Gandhian values can enrich education and create environmental sensitivity
Mahatma Gandhi’s great grandson, Tushar Arun Gandhi, spoke about the relevance of Gandhian values at an online session held by Saamarthya Teachers Training Academy of Research (STTAR), Ghaziabad, to commemorate Bapu’s martyrdom today.
The topic of the virtual session was: Relevance of Gandhian Values in Today’s World. The session began with an observance of a minute’s silence for Martyr’s Day. Tushar Arun Gandhi, who is an indefatigable proponent of Gandhian values, said his life’s mission is to present Gandhi as a human being rather than the Mahatma.
“I believe that Mahatma is really a tag that has been attached to Gandhi. Mahatma is an excuse we have created so that we don’t have to emulate him. The real way to follow him is to become somewhat like him, and that can only happen if we understand the ordinary human being that he was,” Tushar Gandhi said.
To drive his point home, Tushar Gandhi shared a few anecdotes from Gandhi’s life, including his first appearance as a lawyer in a Bombay court, where he fumbled and failed to present the case convincingly. Instead of quitting legal practice, Tushar said, Bapu learned from the failure and continued the practice.
“If you study Bapu’s life, you’ll understand that once he realized that he had made a mistake, he apologized and atoned for it and then he ensured never to repeat it,” Tushar Gandhi said.
During his address, Tushar Gandhi touched on a variety of Gandhian ideals and principles and spoke of their relevance in detail. He narrated an anecdote of how his own father, Arun Gandhi, learnt to use resources judiciously while studying, as a teenager, under Mahatma Gandhi at the Phoenix Settlement in Durban, South Africa, and thereby developed a sensitivity towards the environment and ecology, which has passed down through the generations of the Gandhi family.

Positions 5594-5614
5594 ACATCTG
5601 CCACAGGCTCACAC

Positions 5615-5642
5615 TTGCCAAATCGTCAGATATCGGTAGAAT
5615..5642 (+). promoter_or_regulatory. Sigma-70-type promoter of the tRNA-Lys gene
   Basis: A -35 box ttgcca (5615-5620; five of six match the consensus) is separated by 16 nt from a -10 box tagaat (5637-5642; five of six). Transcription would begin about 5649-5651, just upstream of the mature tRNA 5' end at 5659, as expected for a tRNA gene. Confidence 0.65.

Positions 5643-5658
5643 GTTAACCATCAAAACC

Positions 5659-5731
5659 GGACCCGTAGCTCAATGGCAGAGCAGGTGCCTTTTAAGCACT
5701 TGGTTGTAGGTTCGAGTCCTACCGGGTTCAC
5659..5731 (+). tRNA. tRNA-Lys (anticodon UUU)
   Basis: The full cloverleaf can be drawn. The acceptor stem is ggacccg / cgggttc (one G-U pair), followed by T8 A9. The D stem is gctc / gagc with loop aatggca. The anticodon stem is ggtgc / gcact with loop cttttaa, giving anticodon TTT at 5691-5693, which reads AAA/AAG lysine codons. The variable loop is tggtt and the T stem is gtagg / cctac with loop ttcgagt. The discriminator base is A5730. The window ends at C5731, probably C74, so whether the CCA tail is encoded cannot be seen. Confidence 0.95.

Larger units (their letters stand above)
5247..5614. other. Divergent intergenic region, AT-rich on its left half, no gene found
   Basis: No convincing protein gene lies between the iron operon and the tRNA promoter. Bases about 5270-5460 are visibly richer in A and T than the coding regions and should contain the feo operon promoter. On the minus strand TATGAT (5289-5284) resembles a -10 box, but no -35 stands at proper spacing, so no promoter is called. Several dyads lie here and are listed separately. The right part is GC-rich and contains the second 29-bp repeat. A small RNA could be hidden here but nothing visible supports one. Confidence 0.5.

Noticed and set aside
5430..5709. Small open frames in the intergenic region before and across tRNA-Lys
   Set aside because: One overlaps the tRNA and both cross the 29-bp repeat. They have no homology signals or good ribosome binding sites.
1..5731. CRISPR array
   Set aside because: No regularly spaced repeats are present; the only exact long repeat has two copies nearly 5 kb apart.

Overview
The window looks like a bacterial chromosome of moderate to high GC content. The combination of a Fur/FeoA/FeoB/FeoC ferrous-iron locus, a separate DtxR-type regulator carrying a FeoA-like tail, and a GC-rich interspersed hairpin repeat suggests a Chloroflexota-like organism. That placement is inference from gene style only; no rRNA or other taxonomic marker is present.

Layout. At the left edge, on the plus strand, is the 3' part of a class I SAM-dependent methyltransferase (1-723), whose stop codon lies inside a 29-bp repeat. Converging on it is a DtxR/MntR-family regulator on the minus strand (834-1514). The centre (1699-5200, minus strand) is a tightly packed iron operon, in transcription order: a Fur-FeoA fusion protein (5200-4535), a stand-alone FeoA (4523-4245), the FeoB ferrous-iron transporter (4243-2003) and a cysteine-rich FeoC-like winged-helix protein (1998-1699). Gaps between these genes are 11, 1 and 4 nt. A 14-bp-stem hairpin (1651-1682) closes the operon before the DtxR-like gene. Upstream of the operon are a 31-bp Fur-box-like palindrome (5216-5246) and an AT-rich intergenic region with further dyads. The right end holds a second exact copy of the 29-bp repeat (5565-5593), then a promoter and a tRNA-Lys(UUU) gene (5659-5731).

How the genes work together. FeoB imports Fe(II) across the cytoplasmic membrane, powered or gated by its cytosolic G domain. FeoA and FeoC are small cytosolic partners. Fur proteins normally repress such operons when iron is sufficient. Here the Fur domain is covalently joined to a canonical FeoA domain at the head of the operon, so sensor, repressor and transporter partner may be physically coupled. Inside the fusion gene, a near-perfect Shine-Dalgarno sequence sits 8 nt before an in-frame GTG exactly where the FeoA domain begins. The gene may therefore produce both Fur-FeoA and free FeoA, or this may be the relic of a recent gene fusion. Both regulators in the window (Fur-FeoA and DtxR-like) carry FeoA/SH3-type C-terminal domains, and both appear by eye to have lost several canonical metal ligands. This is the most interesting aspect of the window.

Tushar Gandhi talked about the 11 Gandhian vows or ‘Ekadash Vrat’ comprising of the vows of ahimsa (non-violence), satya (truth), asteya (non-stealing), brahmacharya (self-discipline), asangraha (non-possession), sharira shrama (physical labour), aswada (diet control), sarvatra bhayavarjana (fearlessness), sarva dharma samantva (equality of all religions), swadeshi (endorsing local goods), and sparsha bhavana (removing untouchability).
These vows, Tushar Gandhi said, were compulsory for all ashram vasis back in Bapu’s day and they stay relevant in today’s world as well.
Good education for everyone, Tushar Gandhi noted, is central to Gandhi ji’s vision of education in India. “India is ripe for a revolution in education,” he said.
The speech, lasting about 40 minutes, was followed by a Q&A round featuring questions from the audience, which comprised mostly of the teachers, students, and parents of Seth Anandram Jaipuria Schools and Jaipuria School of Business and Jaipuria Institute of Management in Ghaziabad.
STTAR is supported by Jaipuria School of Business, and is an ace teachers’ training academy in the Delhi NCR region.